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Exoplanet WASP-43b: Clouds of liquid rock, but surprisingly methane-free

Exoplanet WASP-43b: Clouds of liquid rock, but surprisingly methane-free

The exoplanet WASP-43b, which orbits closely around its star, has two halves that diverge significantly from each other, and in the half facing away from the star, massive storms prevent chemical reactions beneath clouds of liquefied rock or metal. This is how an international research team describes what observational data from the James Webb Space Telescope revealed about the celestial body. Temperatures there range between about 600 and 1250 degrees Celsius, which is why “hot Jupiter” does not resemble the largest planet in our solar system at all, except for its mass and size. The analysis is made possible because the mid-infrared (MIRI) instrument works similarly to a non-contact thermometer, Officials explained.


WASP-43b is about 280 light-years away and takes about 20 hours to orbit its star. So it is very close to it and at the same time passes in front of it from our perspective. Researchers have now taken advantage of this again, because with the Hubble Space Telescope it has already been possible to detect hydrogen on the dayside of the exoplanet. This was possible through measurements made while the exoplanet was directly next to the star from our perspective, before and after it disappeared behind it. Night side analyzes, on the other hand, focus on the exoplanet before, during, and after it passes in front of the star. Only now is the James Webb Space Telescope sensitive enough to do this.

Spectroscopic measurements of the exoplanet showed no methane on the night side. However, this must be caused by chemical reactions of hydrogen and carbon monoxide, which normally occur in such celestial bodies, but cannot be detected with the technology used. The team explains the lack of methane by the enormous wind speeds that must exist between the side that always faces the star and the side away from it. They will be chasing material on the night side at approximately 9,000 km/h, which is why there will not be enough time for chemical reactions to occur. They also believe that the still very hot night side is surrounded by clouds that must consist of liquid rock droplets.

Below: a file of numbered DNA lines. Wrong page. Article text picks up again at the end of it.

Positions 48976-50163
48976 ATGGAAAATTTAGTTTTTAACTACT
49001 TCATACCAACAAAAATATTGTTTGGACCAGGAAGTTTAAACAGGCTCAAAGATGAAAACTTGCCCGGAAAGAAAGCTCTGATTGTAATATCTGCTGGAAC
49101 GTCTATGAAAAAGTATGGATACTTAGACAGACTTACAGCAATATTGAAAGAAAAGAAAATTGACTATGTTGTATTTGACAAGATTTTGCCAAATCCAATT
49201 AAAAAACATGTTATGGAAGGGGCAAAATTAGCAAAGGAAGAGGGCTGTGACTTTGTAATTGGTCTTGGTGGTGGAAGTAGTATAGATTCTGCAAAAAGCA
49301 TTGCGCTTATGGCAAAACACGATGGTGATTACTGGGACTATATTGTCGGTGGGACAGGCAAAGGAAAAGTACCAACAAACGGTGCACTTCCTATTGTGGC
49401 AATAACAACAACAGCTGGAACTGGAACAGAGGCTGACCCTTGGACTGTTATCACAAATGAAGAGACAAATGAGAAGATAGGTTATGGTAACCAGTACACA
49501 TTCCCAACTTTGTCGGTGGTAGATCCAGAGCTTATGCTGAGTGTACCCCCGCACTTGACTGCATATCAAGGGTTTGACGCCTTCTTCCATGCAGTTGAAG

Overall, the data revealed “a complex and inhospitable world with strong winds and huge temperature differences,” summarizes co-author Laura Kreidberg of the institute. The unprecedented level of detail in this description is thanks to the James Webb Space Telescope. The research work presented now confirms once again how diverse climate conditions are on exoplanets “and that Earth is special in many ways.” The James Webb Space Telescope's NIRSpec near-infrared spectrometer will then be used to search for carbon monoxide on WASP-43b to further support the hypothesis. The previous work is now presented in the journal Nature Astronomy.


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